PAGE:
FDR followed his cousin TR's path to the White House. They both served in the NY State legislature, as asst secretary of the Navy, as governor of New York, and then as president. FDR's vociferous opposition to Herbert Hoover's laissez-faire response to the depression led him to promise "relief, recovery and reform" -- a "New Deal" for the American public.The Tennessee Valley Authority (TVA) led to jobs building dams; The Works Progress Admin (WPA) created jobs building streets, parks, libraries, and schools. Social Security remains a backbone for seniors and the disabled. Bank regulations insured checking accounts and reduced speculation, minimum wages and work rules were set for workers.

Isolationism stopped FDR from entering WWII, but he wanted to, finding inventive ways to assist the Allies with military supplies and equipment lease. Depriving Japan of access to oil led to its attack on Pearl Harbor, turning public opinion around. From that moment he and Winston Churchill became the right men for the right time. FDR's radio talks (known as Fireside Chats and shown being listened to eagerly, above and below) led him to become the pastor of the nation -- the Chat preceding D Day reached likely 100 million listeners and was one of the largest moments of mass prayer in human history, comments biographer Jon Meacham.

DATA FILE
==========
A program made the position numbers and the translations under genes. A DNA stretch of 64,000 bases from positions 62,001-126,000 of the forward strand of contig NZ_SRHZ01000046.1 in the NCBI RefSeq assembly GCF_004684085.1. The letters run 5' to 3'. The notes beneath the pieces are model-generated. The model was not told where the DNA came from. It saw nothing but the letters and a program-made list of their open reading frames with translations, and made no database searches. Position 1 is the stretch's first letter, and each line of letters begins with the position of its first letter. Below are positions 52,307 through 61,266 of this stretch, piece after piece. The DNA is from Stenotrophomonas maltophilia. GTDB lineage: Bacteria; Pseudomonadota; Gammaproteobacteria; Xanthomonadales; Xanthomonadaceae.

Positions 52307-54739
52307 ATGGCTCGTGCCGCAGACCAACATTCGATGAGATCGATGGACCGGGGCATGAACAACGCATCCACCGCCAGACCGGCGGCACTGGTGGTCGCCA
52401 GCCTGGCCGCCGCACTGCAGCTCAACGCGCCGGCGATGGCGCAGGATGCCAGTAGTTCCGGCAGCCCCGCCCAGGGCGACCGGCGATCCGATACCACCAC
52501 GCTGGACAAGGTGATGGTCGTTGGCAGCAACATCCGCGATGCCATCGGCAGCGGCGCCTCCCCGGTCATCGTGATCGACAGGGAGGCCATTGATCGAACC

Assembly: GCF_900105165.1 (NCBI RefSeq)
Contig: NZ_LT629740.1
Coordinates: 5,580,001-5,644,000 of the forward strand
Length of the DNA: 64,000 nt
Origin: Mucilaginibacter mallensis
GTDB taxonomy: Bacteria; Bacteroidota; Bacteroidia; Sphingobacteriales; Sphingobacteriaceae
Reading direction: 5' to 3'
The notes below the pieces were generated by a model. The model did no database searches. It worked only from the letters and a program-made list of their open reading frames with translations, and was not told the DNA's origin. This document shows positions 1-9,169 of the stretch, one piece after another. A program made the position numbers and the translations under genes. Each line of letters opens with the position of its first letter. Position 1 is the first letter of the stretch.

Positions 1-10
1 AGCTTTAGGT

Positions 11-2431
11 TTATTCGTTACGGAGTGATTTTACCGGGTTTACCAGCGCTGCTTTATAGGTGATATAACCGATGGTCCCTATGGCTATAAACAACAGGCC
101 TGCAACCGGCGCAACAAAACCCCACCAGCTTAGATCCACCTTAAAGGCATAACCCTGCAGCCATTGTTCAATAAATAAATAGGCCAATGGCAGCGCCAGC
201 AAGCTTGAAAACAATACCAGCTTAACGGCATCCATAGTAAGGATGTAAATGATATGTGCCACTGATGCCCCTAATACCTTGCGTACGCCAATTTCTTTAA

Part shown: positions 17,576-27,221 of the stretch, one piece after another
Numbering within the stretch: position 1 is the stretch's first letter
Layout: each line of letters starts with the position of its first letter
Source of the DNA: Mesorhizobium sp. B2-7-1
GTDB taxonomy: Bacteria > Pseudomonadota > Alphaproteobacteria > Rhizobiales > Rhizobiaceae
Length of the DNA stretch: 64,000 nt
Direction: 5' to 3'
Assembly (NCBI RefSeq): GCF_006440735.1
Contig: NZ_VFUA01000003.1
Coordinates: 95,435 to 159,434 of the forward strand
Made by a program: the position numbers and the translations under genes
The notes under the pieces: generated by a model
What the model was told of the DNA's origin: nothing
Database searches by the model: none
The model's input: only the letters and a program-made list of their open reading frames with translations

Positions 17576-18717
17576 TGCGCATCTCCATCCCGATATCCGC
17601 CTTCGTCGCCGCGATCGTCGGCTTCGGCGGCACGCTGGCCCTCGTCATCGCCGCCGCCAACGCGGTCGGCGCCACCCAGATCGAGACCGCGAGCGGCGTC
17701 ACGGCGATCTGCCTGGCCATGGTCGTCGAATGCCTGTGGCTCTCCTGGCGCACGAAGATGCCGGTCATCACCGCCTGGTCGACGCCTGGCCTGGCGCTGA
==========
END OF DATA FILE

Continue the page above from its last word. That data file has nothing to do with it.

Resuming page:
The oldest member of the D Day invasion was General Theodore Roosevelt, Jr, the son of TR, who died a month later of a massive heart attack and was awarded the Medal of Honor, posthumously. TR's pilot son Quentin was shot down and killed during WWI. FDR's son Elliot flew 300 missions in WWII. Yet the Roosevelts were hammered in the press as much as our own leaders. Nepotism was one charge and snipers accused Eleanor of wasting money on her progressive causes. Accusations of communism/socialism dogged them. Bad-mouthing has its own notorious tradition even enveloping the Roosevelts whom most now revere as icons.

FDR, a smoker with a heart condition, died of a cerebral hemorrhage after his 4th election to the presidency in 1945 leaving Harry Truman at the helm. TR died in his sleep in his bed in 1919 of an embolism, having aged beyond his years after an expedition on the Amazon. Eleanor died in 1962 of TB and other ailments, having been a delegate and instrumental in the creation of the United Nations Universal Declaration of Human Rights. Harry Truman called her the First Lady of the World.

Altogether a memorable catch-up on public affairs of the 20th century, this series makes one forget that its medium combines old photographs and rare film clips, the subject matter portrayed by historians. A book, including some 800 pictures (the cover is shown above) accompanies the documentary. A gallery of pictures from the series can be found here. Available on disc and sure to be rebroadcast, Ken Burns' The Roosevelts is likely to receive notice during the coming awards season.